​How to Manage and De-Escalate Road Rage

Published by on . Updated on 18 May 2020

Motorist How To Manage Road Rage(Photo Credit: Shutterstock)

Have you ever found yourself in a road rage incident? Instead of letting your temper take over and adding fuel to the fire, here are some ways to control and manage the situation.

If you’re an experienced driver, there’s a possibility that you’ve encountered road rage before. Usually resulting from driving-related incidents, road rage causes drivers to exhibit ugly behaviours like rude gestures, cursing, or aggressive retaliations like tailgating or cutting someone off. Sometimes, it even involves physical confrontation.

Instead of reacting to the other driver, it's vital to remain calm and not make the situation any worse. By doing so, it could prevent an accident or acts of violence against you. It might even save you from getting trouble with the law.

If faced with a potential road rage situation, here are some ways to manage and de-escalate it.

1. Keep Your Cool and Remain Calm

When faced with a potential “road rager”, it’s important to not get agitated. Remain calm and keep your cool. You should also be polite and courteous, even if the other driver isn’t. When you are calm, you make better and more rational decisions. By losing your temper, you might do something rash and put you and your passengers at risk of getting hurt.

Always remember, you’re in control of the outcome. You can either drive away and go on with your day, or lose your temper and ruin your mood over something trivial.

2. Avoid Making Eye Contact

Us drivers have a habit of staring, especially when another driver commits an unfavourable act on the road. But did you know this meaningless act can also be seen as a sign of aggression? As a general rule, you should always keep your eyes on the road. Avoid provoking the other driver, and resist the urge to stare even when you feel the other person glaring at you.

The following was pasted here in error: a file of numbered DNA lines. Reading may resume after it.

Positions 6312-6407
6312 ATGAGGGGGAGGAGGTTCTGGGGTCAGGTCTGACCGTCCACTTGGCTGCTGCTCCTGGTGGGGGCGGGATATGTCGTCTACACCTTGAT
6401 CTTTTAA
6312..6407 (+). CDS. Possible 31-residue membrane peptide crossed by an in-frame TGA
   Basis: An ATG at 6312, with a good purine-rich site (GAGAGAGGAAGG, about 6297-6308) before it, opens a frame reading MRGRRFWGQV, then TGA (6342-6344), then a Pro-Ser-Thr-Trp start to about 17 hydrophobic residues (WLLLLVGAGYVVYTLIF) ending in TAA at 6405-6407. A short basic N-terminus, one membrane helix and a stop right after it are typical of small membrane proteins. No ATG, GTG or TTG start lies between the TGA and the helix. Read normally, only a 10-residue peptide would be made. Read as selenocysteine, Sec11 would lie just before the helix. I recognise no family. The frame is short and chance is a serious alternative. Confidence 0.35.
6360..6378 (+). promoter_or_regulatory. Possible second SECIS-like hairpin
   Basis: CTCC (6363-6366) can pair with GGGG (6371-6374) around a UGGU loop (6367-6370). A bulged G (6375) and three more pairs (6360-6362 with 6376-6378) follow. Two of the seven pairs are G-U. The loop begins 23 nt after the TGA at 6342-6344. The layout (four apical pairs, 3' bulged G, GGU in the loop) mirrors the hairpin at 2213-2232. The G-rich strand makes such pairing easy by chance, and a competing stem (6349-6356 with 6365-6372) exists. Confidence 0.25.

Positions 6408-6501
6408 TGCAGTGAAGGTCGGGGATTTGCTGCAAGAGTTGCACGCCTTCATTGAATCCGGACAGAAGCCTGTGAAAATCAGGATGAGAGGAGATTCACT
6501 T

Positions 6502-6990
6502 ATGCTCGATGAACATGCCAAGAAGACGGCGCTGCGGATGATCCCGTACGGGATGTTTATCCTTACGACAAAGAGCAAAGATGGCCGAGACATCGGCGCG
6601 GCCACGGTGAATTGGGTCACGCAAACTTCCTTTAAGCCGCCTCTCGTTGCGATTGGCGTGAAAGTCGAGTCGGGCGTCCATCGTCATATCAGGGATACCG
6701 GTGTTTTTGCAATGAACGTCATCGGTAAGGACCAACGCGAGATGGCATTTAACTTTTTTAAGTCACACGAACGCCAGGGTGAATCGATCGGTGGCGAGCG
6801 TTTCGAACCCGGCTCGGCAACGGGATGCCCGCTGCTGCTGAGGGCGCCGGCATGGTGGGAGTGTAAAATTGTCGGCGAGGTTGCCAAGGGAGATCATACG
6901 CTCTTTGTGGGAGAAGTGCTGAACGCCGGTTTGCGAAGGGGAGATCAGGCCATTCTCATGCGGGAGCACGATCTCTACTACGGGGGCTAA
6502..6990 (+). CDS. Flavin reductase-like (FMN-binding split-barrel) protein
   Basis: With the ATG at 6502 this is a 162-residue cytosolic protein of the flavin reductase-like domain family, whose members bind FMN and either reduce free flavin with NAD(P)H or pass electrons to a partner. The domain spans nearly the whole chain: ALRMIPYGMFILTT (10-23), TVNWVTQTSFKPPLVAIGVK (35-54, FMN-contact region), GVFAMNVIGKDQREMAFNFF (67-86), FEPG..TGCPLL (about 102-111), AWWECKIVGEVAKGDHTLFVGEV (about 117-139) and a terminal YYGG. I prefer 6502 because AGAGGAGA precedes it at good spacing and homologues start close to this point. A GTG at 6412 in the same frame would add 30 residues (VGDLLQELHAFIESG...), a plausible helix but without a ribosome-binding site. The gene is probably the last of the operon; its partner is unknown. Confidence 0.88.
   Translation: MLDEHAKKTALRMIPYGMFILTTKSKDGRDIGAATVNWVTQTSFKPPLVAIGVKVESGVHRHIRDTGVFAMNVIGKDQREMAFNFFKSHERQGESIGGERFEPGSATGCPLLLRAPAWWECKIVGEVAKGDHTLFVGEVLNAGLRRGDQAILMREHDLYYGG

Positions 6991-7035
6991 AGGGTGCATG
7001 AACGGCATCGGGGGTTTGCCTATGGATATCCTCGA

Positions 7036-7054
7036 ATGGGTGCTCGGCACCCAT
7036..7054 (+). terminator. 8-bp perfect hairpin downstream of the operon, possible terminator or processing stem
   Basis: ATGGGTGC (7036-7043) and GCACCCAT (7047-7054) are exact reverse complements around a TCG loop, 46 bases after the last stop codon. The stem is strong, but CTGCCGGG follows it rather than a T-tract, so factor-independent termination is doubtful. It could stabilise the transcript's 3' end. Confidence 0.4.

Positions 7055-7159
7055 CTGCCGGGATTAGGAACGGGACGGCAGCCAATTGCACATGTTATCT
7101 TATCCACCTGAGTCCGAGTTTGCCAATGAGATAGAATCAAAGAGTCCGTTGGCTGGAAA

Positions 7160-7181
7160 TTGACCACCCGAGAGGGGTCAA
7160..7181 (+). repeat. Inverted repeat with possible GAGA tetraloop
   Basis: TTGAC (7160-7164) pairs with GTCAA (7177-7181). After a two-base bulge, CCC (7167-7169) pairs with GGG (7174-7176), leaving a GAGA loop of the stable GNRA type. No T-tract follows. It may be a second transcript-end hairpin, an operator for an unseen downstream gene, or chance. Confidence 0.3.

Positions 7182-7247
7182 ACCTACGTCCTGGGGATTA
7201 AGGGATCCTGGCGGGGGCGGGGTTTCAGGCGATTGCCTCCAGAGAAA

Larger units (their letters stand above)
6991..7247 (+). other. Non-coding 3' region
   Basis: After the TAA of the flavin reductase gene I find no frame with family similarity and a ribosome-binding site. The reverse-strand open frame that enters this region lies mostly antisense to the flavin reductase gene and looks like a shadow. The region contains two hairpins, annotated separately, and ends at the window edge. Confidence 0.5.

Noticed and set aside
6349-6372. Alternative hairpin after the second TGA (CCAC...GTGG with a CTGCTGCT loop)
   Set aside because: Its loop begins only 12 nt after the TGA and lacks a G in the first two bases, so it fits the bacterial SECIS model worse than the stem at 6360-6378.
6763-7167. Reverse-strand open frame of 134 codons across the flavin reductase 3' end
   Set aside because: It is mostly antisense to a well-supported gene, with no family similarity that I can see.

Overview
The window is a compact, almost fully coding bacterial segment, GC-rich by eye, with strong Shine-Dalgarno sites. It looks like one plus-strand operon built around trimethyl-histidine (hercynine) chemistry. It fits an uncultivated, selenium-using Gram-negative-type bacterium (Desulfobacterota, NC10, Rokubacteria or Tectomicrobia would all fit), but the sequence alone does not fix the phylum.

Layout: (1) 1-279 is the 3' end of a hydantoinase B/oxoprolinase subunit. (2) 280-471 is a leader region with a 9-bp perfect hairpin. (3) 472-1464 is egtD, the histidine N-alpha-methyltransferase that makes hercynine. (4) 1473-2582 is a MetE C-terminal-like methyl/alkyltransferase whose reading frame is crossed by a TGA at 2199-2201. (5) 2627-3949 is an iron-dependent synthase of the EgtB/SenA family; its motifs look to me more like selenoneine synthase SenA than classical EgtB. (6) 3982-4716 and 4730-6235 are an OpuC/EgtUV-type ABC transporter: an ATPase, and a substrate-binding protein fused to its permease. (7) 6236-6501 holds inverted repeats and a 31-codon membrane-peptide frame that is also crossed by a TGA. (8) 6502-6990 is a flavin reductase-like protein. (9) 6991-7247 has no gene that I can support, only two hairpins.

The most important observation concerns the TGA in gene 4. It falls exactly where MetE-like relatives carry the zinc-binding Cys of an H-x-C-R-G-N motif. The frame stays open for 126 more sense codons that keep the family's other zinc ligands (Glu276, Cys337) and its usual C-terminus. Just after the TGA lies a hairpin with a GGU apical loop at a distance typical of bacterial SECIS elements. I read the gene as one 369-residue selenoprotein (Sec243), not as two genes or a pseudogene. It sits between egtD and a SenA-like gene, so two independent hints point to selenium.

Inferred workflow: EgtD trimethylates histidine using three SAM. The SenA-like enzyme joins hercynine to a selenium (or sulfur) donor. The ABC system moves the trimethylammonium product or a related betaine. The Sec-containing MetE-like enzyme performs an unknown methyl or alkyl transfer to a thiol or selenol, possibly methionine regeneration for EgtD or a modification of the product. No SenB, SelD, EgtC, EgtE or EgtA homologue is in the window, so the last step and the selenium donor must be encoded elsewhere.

3. Driving Defensively

If the other driver starts driving recklessly, like attempting to cut you off or tailgating, it’s important to react according and drive defensively. If the driver’s tailgating you, you should either let him pass or switch lanes. If he’s trying to cut you off, slow down and keep a safe distance away in case he suddenly brakes. Once again, remember to not get baited by his actions and remain calm.

4. Avoiding Physical Confrontation

If the other driver decides to confront you, it’s vital to protect yourself, as well as the well-being of your passengers. The first thing you should do is lock the doors of your car and refrain from provoking the driver further. Do not exit your car, no matter how much the other driver tries to antagonize you.

You should also be prepared to call the police if the other driver starts to get violent. If he acts out aggressively, remember to take note of his vehicle plate number and record any footage of his aggression.

If remaining calm and acting rationally isn't an option, just remember that road rage is a criminal offence in Singapore. For causing hurt, offenders can be jailed for up to two years and/or fined up to S$5,000. If caught driving recklessly, offenders can be fined up to S$1,000 or face imprisonment for up to six months or both.

Considering how strict our laws are, wouldn't it be better to keep your cool and drive away instead? What do you think?

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